Calorie Counter – Numbers count (no pun-intended) and nothing else. The focus is solely on the caloric value of a food, not the nutritional value or the ingredients. So long as you don’t exceed your allotted number of calories for the day, everything else will be fine.

How to combat it: Educate yourself. Many processed and packaged foods that are low in calories are also low in vitamins, minerals and nutrients – the important things our bodies need to be happy and healthy. Focus on nutrition and not numbers. Eating minimally processed foods will be the best way to get the most bang for your (caloric) buck. For example, avocados and nuts are highly caloric but also chalk full of heart healthy fat and minerals and do wonders for hair and skin to boot!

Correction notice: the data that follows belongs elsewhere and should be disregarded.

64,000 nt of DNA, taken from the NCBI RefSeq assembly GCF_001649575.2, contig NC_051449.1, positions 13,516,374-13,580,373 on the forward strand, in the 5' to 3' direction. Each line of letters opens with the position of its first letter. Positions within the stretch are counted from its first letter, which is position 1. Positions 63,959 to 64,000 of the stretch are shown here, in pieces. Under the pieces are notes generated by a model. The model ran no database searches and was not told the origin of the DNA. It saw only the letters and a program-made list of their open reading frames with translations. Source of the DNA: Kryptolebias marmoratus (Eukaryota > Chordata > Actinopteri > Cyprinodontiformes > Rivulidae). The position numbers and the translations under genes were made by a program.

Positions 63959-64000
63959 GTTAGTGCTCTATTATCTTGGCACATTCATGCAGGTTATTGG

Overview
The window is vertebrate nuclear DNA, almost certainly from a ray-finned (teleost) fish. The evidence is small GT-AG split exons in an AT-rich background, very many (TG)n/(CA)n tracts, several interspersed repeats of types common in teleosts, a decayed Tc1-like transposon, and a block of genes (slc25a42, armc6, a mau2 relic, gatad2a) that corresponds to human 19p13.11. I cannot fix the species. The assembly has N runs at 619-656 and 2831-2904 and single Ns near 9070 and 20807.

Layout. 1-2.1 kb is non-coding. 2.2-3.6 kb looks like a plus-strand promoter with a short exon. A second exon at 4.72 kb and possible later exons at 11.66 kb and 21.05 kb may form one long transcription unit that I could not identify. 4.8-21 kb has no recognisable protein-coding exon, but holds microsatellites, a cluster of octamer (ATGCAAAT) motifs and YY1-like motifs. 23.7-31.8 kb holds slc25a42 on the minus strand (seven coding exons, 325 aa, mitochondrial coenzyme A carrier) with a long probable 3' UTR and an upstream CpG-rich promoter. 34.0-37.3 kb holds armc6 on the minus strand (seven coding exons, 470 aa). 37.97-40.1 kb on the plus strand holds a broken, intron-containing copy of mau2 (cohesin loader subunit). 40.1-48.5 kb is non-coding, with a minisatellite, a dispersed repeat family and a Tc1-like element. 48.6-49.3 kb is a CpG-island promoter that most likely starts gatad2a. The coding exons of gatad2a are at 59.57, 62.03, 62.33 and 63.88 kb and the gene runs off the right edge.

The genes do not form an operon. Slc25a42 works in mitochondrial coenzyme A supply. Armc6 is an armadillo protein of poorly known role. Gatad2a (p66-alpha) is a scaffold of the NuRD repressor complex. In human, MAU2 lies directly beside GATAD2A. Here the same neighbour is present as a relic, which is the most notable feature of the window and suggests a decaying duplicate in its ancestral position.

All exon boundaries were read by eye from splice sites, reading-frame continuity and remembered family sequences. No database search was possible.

Absentminded Abstainer – You make a sandwich then get a call on your cellphone and before you know it two hours have gone by and the sandwich is still on the counter but your desire to eat it has long since dissipated. Three meals a day is unfathomable, two is maybe doable but you might be too busy or just accidentally forget and not eat at all.

How to combat it: Make a schedule. It sounds silly, to need to write down when you’ll eat meals, but it’s the best way to ensure meals won’t be missed or skipped. Pack a lunch the night before work so you’re not tempted to skip the next day. Always travel with snacks on hand, in your bag or car so when you actually do feel hungry there’s something available.